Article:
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Trump’s U.S. airstrike sparks tensions

U.S. airstrike kills Qassem Soleimani, commander of Iran’s Quds Force.

Trump’s U.S. airstrike sparks tensions
January 09
09:54 2020

By Algenon Cash

Qassem Soleimani, an Iranian major general in the Islamic Revolutionary Guard Corps and commander of its Quds Force, was killed in a targeted U.S. drone strike on January 3 in Baghdad, Iraq. President Donald Trump approved the military action under the justification that Soleimani posed an “imminent threat” to American lives and overseas interests.

Soleimani is alleged to have handled clandestine activities outside Iran; led powerful Shiite militias embedded in Iraq and encouraged his allies to attack U.S. targets in the country. The Trump Administration also believes that Soleimani supplied militia commanders with sophisticated new weapons, including Katyusha rockets, shoulder-fired missiles, and a specialized drone capable of eluding radar systems.

Iran’s influence in the region has grown exponentially as the country fought alongside Americans to defeat ISIS, but lately Iraqis have been staging mass protests against the Islamic Republic. Soleimani hoped to reverse the tide by attacking American forces and provoking a military response that would redirect the rising protests toward the United States.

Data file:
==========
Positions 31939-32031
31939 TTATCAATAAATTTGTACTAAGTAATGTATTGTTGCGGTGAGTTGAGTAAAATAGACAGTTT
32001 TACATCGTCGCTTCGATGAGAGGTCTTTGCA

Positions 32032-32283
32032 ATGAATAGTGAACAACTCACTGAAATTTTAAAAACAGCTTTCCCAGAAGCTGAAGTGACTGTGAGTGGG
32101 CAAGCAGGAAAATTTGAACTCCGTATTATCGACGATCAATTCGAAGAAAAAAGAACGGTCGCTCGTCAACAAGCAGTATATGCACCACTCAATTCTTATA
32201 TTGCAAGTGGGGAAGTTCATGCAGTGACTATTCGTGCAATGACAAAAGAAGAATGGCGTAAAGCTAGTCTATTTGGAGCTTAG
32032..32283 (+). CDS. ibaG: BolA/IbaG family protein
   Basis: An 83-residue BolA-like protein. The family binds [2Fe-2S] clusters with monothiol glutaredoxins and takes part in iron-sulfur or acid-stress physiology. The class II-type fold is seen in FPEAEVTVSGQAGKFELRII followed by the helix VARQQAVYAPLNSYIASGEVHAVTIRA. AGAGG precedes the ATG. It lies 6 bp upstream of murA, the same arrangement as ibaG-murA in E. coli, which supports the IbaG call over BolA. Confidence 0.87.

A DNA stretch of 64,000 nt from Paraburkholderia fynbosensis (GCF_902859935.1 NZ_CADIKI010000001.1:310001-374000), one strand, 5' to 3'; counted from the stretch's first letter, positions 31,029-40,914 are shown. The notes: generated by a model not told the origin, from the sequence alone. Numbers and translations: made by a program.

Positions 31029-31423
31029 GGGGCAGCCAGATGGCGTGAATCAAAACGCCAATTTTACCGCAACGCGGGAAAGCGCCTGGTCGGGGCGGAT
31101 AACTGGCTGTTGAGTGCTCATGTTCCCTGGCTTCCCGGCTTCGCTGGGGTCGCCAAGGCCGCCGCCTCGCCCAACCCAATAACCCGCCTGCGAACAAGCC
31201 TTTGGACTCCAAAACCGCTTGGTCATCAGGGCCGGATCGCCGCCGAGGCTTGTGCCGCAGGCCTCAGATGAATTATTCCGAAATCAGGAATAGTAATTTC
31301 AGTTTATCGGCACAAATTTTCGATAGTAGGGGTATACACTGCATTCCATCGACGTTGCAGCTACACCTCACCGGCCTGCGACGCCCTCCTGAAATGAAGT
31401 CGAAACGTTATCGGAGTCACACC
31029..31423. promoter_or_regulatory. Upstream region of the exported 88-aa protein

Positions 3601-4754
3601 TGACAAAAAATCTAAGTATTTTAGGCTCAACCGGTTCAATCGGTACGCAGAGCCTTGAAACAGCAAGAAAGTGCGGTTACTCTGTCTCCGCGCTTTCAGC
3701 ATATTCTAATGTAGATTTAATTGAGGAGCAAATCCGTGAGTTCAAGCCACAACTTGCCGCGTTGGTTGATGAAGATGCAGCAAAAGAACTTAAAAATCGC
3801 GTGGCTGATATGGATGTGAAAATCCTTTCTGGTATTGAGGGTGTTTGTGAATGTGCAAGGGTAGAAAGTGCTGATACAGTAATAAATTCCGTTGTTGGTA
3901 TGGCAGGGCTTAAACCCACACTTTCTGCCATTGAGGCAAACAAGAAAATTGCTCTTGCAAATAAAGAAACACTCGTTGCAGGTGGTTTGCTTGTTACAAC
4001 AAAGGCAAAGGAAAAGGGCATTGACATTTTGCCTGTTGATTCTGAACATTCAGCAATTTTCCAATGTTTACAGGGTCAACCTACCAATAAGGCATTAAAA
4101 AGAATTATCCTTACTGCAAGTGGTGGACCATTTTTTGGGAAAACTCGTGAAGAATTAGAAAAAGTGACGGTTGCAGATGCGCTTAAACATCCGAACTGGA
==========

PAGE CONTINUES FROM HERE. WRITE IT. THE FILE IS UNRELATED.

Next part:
The Pentagon and CIA described Soleimani as “the single most powerful operative in the Middle East today” and the central strategist in Iran’s effort to promote the expansion of Shiite influence throughout the region. Most Iranians regarded Soleimani as the second most powerful official in Iran after Supreme Leader Ayatollah Ali Khamenei.

Former Central Command Commander and CIA Director David Petraeus called the killing of Qassem Soleimani “bigger than the death of Osama bin Laden.”

One crown jewel of the Obama legacy is negotiating the Joint Comprehensive Plan of Action, more commonly known as the 2015 nuclear deal with Iran, which required Iranians to cut or eliminate its stockpile of enriched uranium, reduce the number of centrifuges that could be used to further enrich uranium for nuclear weapons, and agree not to construct additional facilities.